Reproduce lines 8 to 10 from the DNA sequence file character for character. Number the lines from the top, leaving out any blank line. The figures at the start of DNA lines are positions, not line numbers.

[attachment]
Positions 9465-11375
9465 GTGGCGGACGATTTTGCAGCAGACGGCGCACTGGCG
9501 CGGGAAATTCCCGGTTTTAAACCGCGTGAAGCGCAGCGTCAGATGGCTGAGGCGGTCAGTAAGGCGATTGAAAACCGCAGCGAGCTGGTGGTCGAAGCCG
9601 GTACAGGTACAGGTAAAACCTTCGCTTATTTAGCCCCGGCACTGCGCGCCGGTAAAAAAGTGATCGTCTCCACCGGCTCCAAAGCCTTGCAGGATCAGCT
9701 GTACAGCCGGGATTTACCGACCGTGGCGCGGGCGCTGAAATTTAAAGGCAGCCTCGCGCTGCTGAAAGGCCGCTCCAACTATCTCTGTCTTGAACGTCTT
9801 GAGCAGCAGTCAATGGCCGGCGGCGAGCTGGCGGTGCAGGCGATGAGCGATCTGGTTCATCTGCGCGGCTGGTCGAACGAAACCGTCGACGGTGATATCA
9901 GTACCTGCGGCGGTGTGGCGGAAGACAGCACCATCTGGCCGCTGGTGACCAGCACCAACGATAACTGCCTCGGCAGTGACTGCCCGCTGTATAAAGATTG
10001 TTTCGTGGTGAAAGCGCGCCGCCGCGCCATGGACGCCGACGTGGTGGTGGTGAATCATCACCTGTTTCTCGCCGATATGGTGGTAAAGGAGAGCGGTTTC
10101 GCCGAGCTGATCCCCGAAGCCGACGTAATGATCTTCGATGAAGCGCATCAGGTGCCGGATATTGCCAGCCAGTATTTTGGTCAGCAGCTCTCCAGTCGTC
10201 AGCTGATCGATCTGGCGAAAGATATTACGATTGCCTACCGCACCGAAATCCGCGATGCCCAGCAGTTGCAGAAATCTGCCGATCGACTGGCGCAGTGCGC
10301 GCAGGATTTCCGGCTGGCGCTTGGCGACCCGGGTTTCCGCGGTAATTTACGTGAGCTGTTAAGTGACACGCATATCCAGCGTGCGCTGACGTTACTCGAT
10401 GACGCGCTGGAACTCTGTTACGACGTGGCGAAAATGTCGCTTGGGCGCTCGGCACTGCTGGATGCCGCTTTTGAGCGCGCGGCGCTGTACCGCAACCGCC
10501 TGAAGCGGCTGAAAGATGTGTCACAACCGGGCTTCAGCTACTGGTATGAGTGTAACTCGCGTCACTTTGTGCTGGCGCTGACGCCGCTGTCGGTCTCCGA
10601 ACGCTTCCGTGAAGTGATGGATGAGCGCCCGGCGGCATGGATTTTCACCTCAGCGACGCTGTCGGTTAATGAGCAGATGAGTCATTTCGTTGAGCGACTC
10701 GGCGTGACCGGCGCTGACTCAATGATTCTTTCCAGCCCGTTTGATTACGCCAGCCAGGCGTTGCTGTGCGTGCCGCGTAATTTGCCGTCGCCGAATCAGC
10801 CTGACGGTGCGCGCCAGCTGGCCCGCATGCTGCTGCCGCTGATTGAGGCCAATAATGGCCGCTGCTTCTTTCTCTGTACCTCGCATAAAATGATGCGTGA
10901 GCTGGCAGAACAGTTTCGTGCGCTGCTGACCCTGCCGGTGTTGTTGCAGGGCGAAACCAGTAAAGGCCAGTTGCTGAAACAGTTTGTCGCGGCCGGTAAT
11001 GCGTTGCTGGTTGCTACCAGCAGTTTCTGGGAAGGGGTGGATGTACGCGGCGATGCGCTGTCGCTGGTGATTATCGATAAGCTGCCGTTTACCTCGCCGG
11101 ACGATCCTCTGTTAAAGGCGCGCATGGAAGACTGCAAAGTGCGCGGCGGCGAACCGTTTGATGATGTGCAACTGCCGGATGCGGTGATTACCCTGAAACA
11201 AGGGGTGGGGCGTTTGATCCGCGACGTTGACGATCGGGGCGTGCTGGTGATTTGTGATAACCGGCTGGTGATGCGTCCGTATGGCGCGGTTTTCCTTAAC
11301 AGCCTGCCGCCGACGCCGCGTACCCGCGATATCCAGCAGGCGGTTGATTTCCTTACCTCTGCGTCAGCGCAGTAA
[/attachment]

10001 TTTCGTGGTGAAAGCGCGCCGCCGCGCCATGGACGCCGACGTGGTGGTGGTGAATCATCACCTGTTTCTCGCCGATATGGTGGTAAAGGAGAGCGGTTTC
10101 GCCGAGCTGATCCCCGAAGCCGACGTAATGATCTTCGATGAAGCGCATCAGGTGCCGGATATTGCCAGCCAGTATTTTGGTCAGCAGCTCTCCAGTCGTC
10201 AGCTGATCGATCTGGCGAAAGATATTACGATTGCCTACCGCACCGAAATCCGCGATGCCCAGCAGTTGCAGAAATCTGCCGATCGACTGGCGCAGTGCGC